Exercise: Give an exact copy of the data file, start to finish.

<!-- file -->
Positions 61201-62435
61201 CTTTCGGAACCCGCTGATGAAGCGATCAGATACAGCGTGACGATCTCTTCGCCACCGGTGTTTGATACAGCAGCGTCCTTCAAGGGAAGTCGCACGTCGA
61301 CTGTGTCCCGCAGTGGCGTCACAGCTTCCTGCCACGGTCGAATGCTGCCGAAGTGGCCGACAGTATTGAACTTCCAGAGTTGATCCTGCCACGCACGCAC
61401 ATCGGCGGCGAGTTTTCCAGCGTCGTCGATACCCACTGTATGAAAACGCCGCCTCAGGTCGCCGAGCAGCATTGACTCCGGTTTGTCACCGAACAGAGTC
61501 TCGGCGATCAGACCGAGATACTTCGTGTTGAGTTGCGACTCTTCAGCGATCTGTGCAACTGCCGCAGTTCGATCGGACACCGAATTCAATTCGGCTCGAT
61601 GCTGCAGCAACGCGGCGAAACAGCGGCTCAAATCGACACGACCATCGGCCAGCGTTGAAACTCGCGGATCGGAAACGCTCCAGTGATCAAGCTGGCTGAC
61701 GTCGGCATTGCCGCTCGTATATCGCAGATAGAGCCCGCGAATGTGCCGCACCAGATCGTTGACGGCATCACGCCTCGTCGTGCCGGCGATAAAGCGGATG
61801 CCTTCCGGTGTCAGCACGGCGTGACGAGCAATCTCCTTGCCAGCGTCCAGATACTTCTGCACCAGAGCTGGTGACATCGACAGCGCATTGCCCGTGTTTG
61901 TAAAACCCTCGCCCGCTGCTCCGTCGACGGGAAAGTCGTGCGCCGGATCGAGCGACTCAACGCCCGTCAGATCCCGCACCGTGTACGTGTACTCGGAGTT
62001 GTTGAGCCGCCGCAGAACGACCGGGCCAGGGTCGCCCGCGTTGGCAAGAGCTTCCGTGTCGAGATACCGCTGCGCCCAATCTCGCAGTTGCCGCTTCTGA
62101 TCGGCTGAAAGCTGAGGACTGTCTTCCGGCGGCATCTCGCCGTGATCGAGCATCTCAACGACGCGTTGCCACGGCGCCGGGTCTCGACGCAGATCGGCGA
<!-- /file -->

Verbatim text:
Positions 61201-62435
61201 CTTTCGGAACCCGCTGATGAAGCGATCAGATACAGCGTGACGATCTCTTCGCCACCGGTGTTTGATACAGCAGCGTCCTTCAAGGGAAGTCGCACGTCGA
61301 CTGTGTCCCGCAGTGGCGTCACAGCTTCCTGCCACGGTCGAATGCTGCCGAAGTGGCCGACAGTATTGAACTTCCAGAGTTGATCCTGCCACGCACGCAC
61401 ATCGGCGGCGAGTTTTCCAGCGTCGTCGATACCCACTGTATGAAAACGCCGCCTCAGGTCGCCGAGCAGCATTGACTCCGGTTTGTCACCGAACAGAGTC
61501 TCGGCGATCAGACCGAGATACTTCGTGTTGAGTTGCGACTCTTCAGCGATCTGTGCAACTGCCGCAGTTCGATCGGACACCGAATTCAATTCGGCTCGAT
61601 GCTGCAGCAACGCGGCGAAACAGCGGCTCAAATCGACACGACCATCGGCCAGCGTTGAAACTCGCGGATCGGAAACGCTCCAGTGATCAAGCTGGCTGAC
61701 GTCGGCATTGCCGCTCGTATATCGCAGATAGAGCCCGCGAATGTGCCGCACCAGATCGTTGACGGCATCACGCCTCGTCGTGCCGGCGATAAAGCGGATG
61801 CCTTCCGGTGTCAGCACGGCGTGACGAGCAATCTCCTTGCCAGCGTCCAGATACTTCTGCACCAGAGCTGGTGACATCGACAGCGCATTGCCCGTGTTTG
61901 TAAAACCCTCGCCCGCTGCTCCGTCGACGGGAAAGTCGTGCGCCGGATCGAGCGACTCAACGCCCGTCAGATCCCGCACCGTGTACGTGTACTCGGAGTT
62001 GTTGAGCCGCCGCAGAACGACCGGGCCAGGGTCGCCCGCGTTGGCAAGAGCTTCCGTGTCGAGATACCGCTGCGCCCAATCTCGCAGTTGCCGCTTCTGA
62101 TCGGCTGAAAGCTGAGGACTGTCTTCCGGCGGCATCTCGCCGTGATCGAGCATCTCAACGACGCGTTGCCACGGCGCCGGGTCTCGACGCAGATCGGCGA